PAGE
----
S&P 500 History Suggests More Selling Could Come Soon

From Chris Ciovacco: Examining historical patterns of the S&P 500, we find that another big pullback might be necessary soon for the markets to then push to new highs again.

Retests Can Occur After Breakouts

Typically, when markets break out from long-term consolidation boxes, it tells us something has fundamentally changed. However, the fundamental drivers that kept the market contained in the consolidation box may still need one more shakeout or retest before the market can push higher.

For example, after the S&P 500 went basically nowhere between November 1993 and February 1995, the bulls finally mustered enough conviction to push price above the orange box below. After the bullish breakout from the long-term range, sellers needed one more shakeout before the market pushed higher. The retest occurred above the green arrow.

The purpose of showing the chart above is to provide a generic example of a retest. We are not making any attempt to compare 1995 to 2016. Yes, 2016 is quite different than 1995. However, that concept applies to all historical market references.

2016: Stocks Returning To Breakout Area

There are numerous ways to define a long-term market consolidation, including using a trend channel. The S&P 500 stayed contained within the two blue parallel lines below between October 2014 and July 2016 (see orange and green arrows below). After breaking out, the S&P 500 pushed higher and is now “retesting” the upper part of the blue trend channel. If the market moves back into the trend channel, the next layer of possible support falls within the orange box.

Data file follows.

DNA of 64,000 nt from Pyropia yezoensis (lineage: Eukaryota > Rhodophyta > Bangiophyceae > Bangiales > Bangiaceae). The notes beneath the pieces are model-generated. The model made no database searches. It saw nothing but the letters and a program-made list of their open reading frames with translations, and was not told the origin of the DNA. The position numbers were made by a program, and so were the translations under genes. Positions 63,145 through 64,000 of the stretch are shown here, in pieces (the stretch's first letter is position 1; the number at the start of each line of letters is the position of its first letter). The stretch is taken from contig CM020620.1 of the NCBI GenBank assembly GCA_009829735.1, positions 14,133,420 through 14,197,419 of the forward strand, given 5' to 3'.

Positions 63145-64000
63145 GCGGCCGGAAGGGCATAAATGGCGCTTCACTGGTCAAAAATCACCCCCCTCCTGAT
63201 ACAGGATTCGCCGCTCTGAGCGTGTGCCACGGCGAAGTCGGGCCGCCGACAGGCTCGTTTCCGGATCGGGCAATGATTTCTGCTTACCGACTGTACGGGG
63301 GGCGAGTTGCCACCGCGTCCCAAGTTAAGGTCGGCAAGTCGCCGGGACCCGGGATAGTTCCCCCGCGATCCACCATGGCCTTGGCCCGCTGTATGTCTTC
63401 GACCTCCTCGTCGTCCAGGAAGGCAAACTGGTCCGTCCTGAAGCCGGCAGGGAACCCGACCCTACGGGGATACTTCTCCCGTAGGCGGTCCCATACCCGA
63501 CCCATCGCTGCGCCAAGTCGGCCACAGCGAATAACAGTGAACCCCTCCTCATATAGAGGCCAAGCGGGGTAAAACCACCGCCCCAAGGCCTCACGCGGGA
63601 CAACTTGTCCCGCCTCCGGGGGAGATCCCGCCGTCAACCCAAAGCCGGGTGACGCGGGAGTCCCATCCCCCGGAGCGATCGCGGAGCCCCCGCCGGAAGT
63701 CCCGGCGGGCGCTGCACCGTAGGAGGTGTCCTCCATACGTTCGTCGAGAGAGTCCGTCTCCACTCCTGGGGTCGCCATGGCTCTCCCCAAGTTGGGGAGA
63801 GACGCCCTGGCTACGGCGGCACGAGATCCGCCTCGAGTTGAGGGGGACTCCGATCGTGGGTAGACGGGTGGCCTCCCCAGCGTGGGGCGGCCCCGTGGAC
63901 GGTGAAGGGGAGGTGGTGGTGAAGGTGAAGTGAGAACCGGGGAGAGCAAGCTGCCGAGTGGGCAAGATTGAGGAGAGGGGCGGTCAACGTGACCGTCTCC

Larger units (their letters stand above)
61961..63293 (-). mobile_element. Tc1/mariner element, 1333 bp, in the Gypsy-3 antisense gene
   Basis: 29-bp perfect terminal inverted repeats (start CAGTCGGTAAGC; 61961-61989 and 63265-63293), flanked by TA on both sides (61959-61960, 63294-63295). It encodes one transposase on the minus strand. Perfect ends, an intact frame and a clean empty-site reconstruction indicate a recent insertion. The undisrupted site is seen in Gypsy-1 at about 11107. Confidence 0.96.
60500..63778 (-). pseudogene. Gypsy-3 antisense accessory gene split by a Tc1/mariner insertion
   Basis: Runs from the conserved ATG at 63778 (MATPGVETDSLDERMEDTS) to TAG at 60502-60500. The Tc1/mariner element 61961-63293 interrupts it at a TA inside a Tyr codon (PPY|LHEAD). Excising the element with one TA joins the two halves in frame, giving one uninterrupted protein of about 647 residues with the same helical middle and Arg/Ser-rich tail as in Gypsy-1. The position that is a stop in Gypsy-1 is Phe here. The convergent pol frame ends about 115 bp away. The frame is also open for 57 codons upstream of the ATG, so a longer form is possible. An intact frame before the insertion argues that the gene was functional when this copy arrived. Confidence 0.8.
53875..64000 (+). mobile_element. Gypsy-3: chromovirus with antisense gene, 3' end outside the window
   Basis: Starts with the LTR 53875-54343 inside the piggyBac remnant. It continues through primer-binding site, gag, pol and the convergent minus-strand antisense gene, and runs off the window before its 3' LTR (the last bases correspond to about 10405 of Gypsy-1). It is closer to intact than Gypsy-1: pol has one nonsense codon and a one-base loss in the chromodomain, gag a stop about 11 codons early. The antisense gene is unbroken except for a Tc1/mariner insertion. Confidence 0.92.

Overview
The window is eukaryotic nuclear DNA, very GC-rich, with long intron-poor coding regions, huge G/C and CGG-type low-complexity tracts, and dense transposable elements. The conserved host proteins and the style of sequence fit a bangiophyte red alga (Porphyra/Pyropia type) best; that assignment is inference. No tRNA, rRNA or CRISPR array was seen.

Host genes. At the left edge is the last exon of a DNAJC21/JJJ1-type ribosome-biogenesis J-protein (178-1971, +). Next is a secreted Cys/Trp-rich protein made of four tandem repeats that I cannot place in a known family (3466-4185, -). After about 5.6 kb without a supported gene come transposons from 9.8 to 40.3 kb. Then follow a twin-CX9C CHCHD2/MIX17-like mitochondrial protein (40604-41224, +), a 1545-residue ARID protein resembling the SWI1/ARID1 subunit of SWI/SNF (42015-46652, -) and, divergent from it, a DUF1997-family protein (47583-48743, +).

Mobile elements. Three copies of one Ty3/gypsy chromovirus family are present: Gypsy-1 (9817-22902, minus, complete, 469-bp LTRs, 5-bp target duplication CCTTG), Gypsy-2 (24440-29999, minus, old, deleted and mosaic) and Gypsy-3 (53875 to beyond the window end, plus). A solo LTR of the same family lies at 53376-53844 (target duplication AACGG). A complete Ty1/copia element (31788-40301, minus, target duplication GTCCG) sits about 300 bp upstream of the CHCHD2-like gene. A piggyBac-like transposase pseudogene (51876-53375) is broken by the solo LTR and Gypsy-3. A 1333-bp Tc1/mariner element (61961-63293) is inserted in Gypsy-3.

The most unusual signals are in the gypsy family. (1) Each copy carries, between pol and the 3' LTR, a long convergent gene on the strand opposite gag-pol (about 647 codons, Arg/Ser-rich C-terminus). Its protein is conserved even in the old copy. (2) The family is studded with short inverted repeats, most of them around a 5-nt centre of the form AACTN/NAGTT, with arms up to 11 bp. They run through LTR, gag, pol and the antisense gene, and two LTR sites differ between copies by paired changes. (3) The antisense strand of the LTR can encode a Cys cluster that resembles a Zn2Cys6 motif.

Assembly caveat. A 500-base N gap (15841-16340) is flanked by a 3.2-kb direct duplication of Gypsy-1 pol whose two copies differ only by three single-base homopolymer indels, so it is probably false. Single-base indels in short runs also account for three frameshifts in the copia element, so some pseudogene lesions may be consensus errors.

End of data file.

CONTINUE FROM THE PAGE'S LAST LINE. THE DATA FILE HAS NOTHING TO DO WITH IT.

Interest Rate Expectations

Given the rather low market expectations for a September interest rate hike, recent volatility may have a “should we be getting concerned about inflation” component. From Bloomberg:

Treasuries rallied Wednesday as traders gained confidence that the Federal Reserve will keep interest rates steady at least through next week’s policy meeting. Traders are favoring shorter maturities as a Fed on hold is seen as potentially stoking inflation, which erodes the value of long-term debt. Futures signal barely a one-in-five chance that the Fed will tighten policy this month amid tepid economic growth and restrained inflation.

Monthly Levels Of Note

Weekly levels for the S&P 500 and SPDR S&P 500 ETF Trust (NYSE:SPY) were covered on September 13. We can also learn something by examining monthly closing levels near the top of the orange consolidation box. If the market wants to drop further, something that is quite possible with inflation data and a Fed meeting on the horizon, the monthly band of possible support falls between 2,107, and 2,059.

A September 9 video clip provides additional historical examples of volatility that followed breakouts from long-term consolidation boxes.

This article is brought to you courtesy of Ciovacco Capital.

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